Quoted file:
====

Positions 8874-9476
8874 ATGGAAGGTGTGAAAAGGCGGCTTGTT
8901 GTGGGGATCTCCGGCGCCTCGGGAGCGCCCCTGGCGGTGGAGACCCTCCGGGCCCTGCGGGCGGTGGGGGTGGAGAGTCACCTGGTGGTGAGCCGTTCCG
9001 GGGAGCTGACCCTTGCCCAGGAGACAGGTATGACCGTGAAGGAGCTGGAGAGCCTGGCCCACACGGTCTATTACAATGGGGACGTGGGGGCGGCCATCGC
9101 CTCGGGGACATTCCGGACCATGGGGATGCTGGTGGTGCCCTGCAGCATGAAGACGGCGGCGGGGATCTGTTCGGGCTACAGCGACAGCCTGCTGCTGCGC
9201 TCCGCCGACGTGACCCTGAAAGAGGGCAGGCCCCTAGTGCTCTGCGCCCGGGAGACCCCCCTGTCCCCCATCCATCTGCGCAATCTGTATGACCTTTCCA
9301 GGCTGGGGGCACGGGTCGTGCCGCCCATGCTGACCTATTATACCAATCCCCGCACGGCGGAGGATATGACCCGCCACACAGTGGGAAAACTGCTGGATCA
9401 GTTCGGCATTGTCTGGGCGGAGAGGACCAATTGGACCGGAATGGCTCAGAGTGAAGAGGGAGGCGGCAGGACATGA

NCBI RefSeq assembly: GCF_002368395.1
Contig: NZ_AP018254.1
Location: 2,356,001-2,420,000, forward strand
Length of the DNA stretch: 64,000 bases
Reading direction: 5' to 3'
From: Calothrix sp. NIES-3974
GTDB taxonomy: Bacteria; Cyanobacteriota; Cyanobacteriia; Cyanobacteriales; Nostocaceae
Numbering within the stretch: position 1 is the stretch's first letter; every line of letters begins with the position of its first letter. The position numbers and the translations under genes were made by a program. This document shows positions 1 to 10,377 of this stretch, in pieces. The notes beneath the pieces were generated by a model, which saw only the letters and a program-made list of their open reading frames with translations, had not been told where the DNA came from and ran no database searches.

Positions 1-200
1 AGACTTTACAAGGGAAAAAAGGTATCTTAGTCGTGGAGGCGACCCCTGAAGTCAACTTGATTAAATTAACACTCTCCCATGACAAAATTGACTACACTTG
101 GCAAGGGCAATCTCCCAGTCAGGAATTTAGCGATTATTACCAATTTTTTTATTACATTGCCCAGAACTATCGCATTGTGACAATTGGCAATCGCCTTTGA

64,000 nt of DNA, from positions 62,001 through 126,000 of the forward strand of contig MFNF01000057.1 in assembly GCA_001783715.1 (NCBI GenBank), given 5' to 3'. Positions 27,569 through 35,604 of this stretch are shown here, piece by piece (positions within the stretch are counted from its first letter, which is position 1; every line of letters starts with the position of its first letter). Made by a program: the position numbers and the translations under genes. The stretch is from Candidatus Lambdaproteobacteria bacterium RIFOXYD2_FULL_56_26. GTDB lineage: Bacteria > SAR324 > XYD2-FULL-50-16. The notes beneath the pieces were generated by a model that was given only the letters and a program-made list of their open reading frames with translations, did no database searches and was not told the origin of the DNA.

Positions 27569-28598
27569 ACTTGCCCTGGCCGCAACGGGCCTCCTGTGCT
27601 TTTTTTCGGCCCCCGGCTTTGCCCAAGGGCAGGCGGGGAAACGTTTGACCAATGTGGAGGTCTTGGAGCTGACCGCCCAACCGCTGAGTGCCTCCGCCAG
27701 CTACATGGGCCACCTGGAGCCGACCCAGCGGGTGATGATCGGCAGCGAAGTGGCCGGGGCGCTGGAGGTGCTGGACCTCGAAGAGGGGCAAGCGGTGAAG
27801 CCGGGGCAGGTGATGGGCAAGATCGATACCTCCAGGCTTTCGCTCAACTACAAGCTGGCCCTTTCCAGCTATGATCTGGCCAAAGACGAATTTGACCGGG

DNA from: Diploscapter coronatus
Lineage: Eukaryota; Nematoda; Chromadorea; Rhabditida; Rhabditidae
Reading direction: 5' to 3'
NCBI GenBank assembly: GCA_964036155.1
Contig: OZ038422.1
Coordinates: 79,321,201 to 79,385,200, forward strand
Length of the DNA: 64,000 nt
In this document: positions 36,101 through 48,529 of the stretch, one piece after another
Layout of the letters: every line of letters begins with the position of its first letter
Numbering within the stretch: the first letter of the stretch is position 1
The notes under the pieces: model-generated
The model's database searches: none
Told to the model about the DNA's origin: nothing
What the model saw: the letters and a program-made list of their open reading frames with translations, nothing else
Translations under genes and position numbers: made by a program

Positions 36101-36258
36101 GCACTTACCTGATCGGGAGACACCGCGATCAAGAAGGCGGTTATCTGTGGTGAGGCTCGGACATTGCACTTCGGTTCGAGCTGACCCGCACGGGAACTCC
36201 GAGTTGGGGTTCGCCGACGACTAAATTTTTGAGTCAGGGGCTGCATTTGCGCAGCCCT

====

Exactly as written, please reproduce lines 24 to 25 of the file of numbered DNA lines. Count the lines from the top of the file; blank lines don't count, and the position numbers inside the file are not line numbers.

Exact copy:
27701 CTACATGGGCCACCTGGAGCCGACCCAGCGGGTGATGATCGGCAGCGAAGTGGCCGGGGCGCTGGAGGTGCTGGACCTCGAAGAGGGGCAAGCGGTGAAG
27801 CCGGGGCAGGTGATGGGCAAGATCGATACCTCCAGGCTTTCGCTCAACTACAAGCTGGCCCTTTCCAGCTATGATCTGGCCAAAGACGAATTTGACCGGG